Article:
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Pharmaceutical Association of Mauritius

 

 

 Safety during pregnancy

A teratogen is an agent which causes structural or functional abnormalities in the fetus, or in the child after birth. In the UK, the proportion of spontaneous abortions in clinically recognised pregnancies is 10-20% and of gross malformations is estimated to be about 3%.1 The cause of most malformations is not known but at least 2-4% are due to drugs or chemicals.1

Known teratogenic drugs

The well-known teratogenic effects of thalidomide provided the main stimulus for the introduction of modern drug regulation, including the Yellow Card Scheme. Other commonly recognised teratogenic drugs include androgens, cytotoxic agents, lithium, retinoids, and warfarin. Drugs should only be prescribed in pregnancy if the benefits for both mother and unborn child outweigh the risks. For example, in women with a history of epilepsy, prescription of potentially teratogenic anticonvulsants is often required to prevent seizures, which may be associated with hypoxic CNS damage to the fetus, or intra-uterine death.2 Appendix 4 of the British National Formulary provides a valuable source of information on drugs and pregnancy.

Detecting potential teratogens

During development, drugs undergo studies in animals to assess their potential as teratogens. However, lack of a teratogenic effect in animals does not guarantee safety in human pregnancy. Once a drug is marketed, the Yellow Card Scheme is an important method for generating signals which then can be more formally investigated. A further data collection system in the UK is the National Teratology Information Service.3 This service follows up enquiries regarding patients who have received newly introduced drugs, known or suspected teratogens, or who have been exposed to occupational and environmental chemicals while pregnant, to obtain data on pregnancy outcome.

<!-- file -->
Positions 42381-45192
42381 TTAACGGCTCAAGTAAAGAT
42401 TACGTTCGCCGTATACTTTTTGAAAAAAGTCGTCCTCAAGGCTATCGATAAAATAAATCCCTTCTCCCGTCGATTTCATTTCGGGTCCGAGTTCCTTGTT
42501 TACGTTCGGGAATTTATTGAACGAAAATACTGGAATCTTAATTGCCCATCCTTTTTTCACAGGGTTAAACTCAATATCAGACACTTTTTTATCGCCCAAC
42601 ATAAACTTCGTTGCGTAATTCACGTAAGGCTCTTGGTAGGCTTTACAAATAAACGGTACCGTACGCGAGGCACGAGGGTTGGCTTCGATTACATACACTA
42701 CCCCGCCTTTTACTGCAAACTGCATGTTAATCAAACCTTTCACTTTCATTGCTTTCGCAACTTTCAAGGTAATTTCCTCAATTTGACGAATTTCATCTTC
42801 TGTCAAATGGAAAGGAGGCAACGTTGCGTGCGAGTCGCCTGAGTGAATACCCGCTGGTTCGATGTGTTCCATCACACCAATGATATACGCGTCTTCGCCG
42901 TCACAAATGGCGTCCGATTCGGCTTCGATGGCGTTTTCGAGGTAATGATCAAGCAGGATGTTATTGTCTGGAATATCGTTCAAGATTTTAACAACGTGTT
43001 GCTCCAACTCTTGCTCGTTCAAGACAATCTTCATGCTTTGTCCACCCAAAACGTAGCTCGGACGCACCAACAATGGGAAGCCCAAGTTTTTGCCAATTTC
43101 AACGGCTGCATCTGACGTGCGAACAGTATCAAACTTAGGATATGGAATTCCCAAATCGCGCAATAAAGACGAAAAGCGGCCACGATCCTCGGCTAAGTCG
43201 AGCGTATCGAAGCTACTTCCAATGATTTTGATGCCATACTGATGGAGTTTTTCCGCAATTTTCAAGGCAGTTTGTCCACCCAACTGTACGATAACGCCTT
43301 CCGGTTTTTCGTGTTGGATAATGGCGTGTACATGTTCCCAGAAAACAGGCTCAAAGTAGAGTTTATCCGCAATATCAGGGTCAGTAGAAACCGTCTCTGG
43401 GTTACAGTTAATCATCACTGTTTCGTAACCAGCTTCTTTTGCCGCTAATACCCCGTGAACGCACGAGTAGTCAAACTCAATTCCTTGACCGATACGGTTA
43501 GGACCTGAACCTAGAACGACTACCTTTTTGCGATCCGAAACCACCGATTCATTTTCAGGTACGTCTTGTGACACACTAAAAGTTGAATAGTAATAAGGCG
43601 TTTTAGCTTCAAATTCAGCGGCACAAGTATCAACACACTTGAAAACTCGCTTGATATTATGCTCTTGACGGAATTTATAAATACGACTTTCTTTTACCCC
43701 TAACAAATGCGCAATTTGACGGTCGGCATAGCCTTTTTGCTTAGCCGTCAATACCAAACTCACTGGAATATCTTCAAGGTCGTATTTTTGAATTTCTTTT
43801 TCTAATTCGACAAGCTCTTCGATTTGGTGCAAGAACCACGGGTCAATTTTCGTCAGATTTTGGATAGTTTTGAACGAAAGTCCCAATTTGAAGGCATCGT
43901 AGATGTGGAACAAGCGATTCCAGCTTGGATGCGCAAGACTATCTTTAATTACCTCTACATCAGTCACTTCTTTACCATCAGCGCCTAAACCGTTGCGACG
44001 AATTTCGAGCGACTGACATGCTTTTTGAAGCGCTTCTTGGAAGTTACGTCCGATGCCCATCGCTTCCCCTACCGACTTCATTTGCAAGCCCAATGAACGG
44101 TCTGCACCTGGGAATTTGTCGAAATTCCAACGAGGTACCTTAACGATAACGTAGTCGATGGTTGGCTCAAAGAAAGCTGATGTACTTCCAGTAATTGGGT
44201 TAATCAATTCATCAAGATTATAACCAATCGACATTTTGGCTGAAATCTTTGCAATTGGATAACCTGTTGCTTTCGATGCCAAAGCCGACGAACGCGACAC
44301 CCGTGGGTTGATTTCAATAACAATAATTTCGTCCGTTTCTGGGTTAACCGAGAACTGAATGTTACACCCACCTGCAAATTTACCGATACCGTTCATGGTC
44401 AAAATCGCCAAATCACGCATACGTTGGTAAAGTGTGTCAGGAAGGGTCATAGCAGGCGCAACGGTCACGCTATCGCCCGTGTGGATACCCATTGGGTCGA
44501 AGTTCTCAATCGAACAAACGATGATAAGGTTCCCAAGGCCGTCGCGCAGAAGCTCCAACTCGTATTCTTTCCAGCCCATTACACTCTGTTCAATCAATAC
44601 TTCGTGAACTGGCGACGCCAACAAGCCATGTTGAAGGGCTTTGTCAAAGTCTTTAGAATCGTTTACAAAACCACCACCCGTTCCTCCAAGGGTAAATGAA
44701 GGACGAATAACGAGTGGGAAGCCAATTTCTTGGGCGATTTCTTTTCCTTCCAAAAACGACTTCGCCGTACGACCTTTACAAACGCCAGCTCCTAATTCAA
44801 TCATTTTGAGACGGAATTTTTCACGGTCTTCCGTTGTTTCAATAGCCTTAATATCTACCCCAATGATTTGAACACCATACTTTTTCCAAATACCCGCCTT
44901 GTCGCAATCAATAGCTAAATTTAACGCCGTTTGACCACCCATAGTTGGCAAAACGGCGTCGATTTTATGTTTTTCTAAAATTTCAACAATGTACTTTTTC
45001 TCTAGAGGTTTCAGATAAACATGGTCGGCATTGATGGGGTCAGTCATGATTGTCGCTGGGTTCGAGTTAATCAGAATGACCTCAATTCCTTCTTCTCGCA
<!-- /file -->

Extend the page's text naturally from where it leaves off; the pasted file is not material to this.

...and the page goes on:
Assessing causality

Confirming that a drug is a teratogen may be difficult. Epidemiological studies can provide quantitative estimates of the strength and statistical significance of associations between drug exposure in pregnant women and congenital abnormalities. Such studies were used to confirm the association between pre-natal exposure to diethylstilboestrol and vaginal and cervical abnormalities including vaginal adenocarcinoma in female offspring.4 Epidemiological studies have several limitations. For example, the maternal disease requiring drug treatment may itself have resulted in the observed association. Spurious associations can occur or important risks may be missed in investigations involving small numbers of affected patients. Furthermore, women who have had a child with a birth defect are more likely to remember the drugs taken during pregnancy than women who have had a normal child. Assessment of the teratogenicity of a drug must be made, therefore, on the basis of the reproducibility, consistency and biological plausibility of the combined experimental, clinical and epidemiological data.

  
Important links

Pregnancy and Lactation - From Harbor UCLA Medical center - lists drugs' pregnancy category and extent of excretion into breast milk.